A veteran baker who teaches his craft at the university level is probably a good source of wisdom for anyone from the beginning amateur to the practiced housewife looking to improve her repertoire. Peter Reinhart is a master, and in Whole Grain Breadshe leads readers through the science and art of making whole grain bread that actually tastes good. Or, as he says "very, very good."
Beginning with the basics like comparisons of different kinds of grain, the best fermentation techniques, making starter, and how to form your loaf in traditional shapes, Reinhart follows the fundamentals with recipes for everything from brioche to naan to crackers. Whenever he offers advice, such as how to mix your dough in an electric mixer, he supports it scientifically rather than simply by making assertions.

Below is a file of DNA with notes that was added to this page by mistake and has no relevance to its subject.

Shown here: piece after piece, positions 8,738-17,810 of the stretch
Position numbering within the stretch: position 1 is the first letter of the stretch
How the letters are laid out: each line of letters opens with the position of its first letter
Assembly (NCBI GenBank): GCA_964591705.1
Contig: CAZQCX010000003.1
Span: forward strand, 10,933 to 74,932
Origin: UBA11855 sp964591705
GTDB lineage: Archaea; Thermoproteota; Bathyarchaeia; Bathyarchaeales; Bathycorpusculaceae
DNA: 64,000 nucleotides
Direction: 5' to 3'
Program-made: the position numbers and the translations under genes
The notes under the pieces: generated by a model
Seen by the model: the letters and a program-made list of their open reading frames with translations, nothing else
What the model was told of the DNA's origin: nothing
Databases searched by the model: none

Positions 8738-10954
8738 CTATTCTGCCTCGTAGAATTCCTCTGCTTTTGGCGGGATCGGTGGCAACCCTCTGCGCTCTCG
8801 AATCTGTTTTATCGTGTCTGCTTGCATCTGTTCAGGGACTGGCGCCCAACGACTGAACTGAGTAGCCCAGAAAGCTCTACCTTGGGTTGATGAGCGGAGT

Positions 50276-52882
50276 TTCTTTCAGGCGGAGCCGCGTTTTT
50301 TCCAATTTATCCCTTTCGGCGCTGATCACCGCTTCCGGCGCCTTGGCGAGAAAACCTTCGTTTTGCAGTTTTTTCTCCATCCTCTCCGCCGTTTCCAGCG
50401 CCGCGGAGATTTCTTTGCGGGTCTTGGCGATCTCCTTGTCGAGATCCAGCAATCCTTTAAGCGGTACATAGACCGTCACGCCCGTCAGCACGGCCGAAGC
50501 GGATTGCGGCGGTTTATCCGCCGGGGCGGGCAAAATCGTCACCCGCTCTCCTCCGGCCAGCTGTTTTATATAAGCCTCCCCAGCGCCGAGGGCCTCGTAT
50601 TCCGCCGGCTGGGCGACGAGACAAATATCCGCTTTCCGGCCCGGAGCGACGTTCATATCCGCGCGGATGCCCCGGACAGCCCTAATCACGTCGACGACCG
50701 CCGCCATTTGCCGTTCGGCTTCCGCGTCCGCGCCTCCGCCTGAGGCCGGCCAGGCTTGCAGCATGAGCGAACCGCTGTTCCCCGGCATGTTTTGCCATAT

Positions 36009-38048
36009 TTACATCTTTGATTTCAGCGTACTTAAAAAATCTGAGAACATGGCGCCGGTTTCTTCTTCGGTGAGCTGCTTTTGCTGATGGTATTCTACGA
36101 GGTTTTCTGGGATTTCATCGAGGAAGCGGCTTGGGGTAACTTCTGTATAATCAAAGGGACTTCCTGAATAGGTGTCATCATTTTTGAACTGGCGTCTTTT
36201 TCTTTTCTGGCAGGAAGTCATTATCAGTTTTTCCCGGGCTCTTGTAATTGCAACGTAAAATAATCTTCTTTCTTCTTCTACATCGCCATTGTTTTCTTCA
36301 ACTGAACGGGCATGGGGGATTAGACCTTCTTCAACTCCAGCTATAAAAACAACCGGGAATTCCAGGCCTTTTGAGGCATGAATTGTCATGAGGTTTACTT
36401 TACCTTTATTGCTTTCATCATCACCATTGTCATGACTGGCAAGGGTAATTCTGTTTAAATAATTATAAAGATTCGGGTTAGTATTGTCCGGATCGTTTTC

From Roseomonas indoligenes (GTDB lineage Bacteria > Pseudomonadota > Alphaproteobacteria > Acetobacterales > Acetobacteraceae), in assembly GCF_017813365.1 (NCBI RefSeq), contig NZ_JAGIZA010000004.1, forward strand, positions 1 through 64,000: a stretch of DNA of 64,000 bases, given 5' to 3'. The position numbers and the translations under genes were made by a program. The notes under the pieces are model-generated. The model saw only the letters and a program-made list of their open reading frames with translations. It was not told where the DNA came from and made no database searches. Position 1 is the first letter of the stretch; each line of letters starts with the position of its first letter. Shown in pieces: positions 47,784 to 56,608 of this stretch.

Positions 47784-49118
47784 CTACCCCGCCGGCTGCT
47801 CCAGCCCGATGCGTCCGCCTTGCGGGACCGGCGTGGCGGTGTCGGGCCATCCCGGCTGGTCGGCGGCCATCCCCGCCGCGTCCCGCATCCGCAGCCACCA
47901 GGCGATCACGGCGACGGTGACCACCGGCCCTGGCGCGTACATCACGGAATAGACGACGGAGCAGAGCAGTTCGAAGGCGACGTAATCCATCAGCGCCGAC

Not many recipe books are easy or fun to just read—this one is. Partly it's the conversational tone, but mostly it's the fascinating information that helps us not just learn how to make bread; it helps us understandand knowbread. We learn why we generally prefer white bread (it's mostly sugar) and what flavors to look for in artisanal whole grain breads. We also learn why whole grain bread is so much healthier than its more refined counterpart.
Peter Reinhart's Whole Grain Breadswon't just turn you into a bread snob. While that might be a secondary result, the real benefit is to help anyone bake the kind of bread they should eat and make it taste like the kind of bread they want to eat. Recipes are fully and clearly explained from beginning to end, and every stage in between. Reinhart introduces some new techniques—judging from the results, they'll undoubtedly become standards.
Did you find this review helpful?